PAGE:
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CNN commentator Hilary Rosen would like everyone to accept her apology for saying that Ann Romney hasn’t worked a day in her life. That way, she reasons, we can set aside “a phony war” and get back to matters of substance. I’ve got news for Ms. Rosen: unfortunately, this war isn’t phony. It’s a decades-long conflict that’s quite real for women of all stripes and it’s not over yet. If it weren’t so, why would there be such an outcry after her remarks? I would like to blow a few raspberries at writers who further trivialize this discussion by referring to it as the Mommy War.

This is not a petty catfight. It’s a matter of great significance to people who suspect Rosen’s comments reveal a thinly-veiled truth about how women are viewed in our culture. Most politically astute people have learned to suppress their scorn for women and their work, but that doesn’t keep it completely out of sight.

Rosen’s unusual boldness placed her thoughts in full view. That created an inconvenient distraction to her work. That’s why she wants the offended to move along as quickly as possible. Here’s my response to that:

No, Ms. Rosen, words matter. You have chosen your subject. If you were bold enough to say it, then let’s not change the subject quite so soon. I would like to help you understand why this is not a phony war for women by giving you some anecdotal evidence.

I just finished Ernest Hemingway's book, A Moveable Feast. Next on the list: The Paris Wife, a fictionalized account of Hadley Hemingway's life with the famous author.

Let’s begin with Hadley Hemingway, who was cast aside like a dirty ashtray when her husband met for long conversations with artists like Gertrude Stein, although Hadley was of far superior character than Ernest Hemingway and many of his contemporaries. (That’s not my opinion. Ernest Hemingway said it himself.) If an educated, informed woman in a visible public role is not a credible voice on the subject of women and the economy because of the fact that her main job has been raising children, then we haven’t come all that far since Hadley Hemingway was sidelined from discussions that interested her. Women still have a problem making their voices heard today.

Let’s talk about the young mother I met this week who recently decided to set aside her career to care for her eight-month-old son. Her replacement hasn’t even been hired yet and she’s already feeling ostracized by her professional peers and worried about the future of her career. Women are often forced to make difficult choices about their careers and endure criticism no matter what decision they make.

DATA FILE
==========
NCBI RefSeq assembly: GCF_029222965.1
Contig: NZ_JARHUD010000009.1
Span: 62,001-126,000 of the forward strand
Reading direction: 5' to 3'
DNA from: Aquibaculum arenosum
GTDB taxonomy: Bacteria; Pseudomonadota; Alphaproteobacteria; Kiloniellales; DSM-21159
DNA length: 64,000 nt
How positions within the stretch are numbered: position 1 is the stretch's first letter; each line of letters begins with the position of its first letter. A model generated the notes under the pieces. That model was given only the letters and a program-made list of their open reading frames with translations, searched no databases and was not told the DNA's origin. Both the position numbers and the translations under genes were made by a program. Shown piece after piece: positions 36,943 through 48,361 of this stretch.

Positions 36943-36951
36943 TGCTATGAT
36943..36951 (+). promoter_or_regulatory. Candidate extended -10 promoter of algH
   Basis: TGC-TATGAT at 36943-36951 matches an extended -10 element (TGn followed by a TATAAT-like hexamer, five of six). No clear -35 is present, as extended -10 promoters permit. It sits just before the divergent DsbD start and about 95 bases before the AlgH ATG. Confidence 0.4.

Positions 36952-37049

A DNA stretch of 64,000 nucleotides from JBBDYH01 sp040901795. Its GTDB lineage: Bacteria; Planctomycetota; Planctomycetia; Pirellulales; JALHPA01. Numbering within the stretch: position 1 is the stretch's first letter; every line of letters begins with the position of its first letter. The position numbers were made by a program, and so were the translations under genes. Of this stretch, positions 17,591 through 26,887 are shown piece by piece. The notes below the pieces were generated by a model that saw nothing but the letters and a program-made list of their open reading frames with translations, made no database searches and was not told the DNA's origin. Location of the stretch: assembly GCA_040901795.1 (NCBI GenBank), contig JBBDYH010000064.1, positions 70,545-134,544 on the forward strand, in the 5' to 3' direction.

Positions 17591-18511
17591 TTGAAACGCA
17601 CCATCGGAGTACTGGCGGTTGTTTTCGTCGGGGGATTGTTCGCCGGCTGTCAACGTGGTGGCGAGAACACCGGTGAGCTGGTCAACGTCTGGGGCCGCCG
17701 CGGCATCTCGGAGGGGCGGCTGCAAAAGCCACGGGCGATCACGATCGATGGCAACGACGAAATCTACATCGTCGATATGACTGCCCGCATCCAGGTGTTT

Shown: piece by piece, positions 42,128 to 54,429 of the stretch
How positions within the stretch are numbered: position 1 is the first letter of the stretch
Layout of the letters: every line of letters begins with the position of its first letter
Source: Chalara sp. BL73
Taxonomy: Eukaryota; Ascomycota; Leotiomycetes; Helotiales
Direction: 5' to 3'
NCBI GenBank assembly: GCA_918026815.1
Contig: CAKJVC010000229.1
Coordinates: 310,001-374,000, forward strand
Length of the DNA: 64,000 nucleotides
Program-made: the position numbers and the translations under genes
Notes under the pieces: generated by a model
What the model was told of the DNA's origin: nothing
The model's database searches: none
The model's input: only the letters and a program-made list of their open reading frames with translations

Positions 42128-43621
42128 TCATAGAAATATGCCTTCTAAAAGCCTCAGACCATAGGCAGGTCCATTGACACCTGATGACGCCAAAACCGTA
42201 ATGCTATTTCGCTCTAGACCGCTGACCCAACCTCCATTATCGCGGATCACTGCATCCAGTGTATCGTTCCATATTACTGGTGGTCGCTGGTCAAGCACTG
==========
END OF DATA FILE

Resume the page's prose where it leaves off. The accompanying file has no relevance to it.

Let’s talk about a Mom I met last night at the gym, who patiently steered her five-year-old toward self-control following his dispute with another child. “I use to work 15-hour days as a corporate attorney at one of the biggest law firms in town,” she said. “Being a full-time Mom is far and away harder than being an attorney. There’s so much riding on it.” Raising children is intricate, demanding work.

Let’s talk about the countless mothers we all know, trying to juggle work and a family life. They are criticized as high-maintenance employees when they request flexibility to deal with a sick child or leave early for a school event. They privately wonder whether they are doing the right thing for their families. The galleries are full of spectators ready to seed a working mother’s doubts about the quality of her parenting. Working mothers walk an exceedingly high tightrope.

Let’s talk about my mom and how little respect she got from people outside our family and friends. At one of her class reunions during the 1970s, a former classmate asked what she did. She answered that she was a full-time mom and caretaker of a home with four children. His reply: “Don’t you feel like a parasite?” As far as I can tell, Mom lived at least two decades of her life without doing a single thing out of self-interest. And this was the respect she earned for that? Observing these and other injustices, I reasoned at an early age that motherhood might not be a good choice for me. It’s not the only reason I didn’t have children, but it was an underlying factor.